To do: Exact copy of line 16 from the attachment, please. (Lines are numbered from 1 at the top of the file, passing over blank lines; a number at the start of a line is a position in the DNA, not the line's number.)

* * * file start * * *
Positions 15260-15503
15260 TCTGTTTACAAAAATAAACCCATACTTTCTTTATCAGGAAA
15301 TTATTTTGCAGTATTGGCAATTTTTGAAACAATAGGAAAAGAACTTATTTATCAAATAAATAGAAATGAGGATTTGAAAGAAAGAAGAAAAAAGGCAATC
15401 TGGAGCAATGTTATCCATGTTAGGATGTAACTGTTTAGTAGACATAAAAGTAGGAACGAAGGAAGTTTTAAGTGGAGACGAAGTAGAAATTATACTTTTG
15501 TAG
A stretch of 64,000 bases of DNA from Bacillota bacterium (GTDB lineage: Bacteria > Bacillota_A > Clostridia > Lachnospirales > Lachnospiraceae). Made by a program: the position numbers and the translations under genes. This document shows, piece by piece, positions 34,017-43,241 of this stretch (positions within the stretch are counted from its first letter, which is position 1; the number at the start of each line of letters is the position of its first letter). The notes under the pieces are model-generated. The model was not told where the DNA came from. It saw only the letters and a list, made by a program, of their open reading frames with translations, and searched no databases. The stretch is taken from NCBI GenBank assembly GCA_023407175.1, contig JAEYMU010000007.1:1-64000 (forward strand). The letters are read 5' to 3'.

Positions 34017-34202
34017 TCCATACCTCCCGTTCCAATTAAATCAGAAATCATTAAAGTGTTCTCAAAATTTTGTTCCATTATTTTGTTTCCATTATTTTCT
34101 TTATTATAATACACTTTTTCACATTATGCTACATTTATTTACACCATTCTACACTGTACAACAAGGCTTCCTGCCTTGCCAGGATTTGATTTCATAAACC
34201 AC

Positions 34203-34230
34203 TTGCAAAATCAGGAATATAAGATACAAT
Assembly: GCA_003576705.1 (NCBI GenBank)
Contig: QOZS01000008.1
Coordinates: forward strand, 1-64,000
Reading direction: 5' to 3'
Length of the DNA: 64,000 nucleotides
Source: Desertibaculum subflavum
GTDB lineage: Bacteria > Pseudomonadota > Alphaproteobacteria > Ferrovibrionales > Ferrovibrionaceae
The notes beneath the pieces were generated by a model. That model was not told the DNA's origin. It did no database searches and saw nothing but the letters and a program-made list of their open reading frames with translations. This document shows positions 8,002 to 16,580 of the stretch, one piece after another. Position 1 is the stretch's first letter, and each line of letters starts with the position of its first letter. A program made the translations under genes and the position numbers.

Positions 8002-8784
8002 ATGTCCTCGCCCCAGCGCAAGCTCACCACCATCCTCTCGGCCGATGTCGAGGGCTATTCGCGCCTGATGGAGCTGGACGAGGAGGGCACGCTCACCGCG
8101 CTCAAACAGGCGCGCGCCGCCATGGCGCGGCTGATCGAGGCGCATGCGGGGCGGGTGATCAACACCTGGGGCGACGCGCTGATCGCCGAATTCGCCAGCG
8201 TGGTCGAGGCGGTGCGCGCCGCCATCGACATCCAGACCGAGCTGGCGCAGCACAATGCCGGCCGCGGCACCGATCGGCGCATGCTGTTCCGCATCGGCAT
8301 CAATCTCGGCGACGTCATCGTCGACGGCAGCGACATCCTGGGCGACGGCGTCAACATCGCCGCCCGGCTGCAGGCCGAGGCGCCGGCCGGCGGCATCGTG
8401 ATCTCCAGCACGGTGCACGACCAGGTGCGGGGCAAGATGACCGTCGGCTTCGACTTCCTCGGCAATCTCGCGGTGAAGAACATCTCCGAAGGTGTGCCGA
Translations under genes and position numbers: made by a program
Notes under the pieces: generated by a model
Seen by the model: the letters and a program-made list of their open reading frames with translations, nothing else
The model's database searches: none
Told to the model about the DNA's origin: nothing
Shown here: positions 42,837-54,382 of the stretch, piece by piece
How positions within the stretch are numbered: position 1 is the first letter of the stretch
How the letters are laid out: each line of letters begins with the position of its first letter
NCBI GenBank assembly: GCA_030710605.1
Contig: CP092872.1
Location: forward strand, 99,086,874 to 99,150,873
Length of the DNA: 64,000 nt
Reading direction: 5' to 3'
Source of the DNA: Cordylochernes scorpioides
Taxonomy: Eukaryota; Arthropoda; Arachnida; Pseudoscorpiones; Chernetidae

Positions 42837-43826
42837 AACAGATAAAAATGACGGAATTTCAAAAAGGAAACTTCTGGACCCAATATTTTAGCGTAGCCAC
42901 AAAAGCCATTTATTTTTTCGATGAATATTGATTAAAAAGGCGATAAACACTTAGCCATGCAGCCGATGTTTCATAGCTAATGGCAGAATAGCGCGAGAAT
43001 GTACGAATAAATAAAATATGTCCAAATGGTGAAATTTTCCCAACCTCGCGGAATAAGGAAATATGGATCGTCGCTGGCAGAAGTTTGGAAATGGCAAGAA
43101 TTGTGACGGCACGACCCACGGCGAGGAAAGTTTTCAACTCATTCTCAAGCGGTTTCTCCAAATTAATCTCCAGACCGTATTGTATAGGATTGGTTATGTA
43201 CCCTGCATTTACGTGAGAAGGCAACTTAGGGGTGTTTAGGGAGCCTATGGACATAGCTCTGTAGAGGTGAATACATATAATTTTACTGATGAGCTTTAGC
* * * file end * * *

Reading direction: 5' to 3'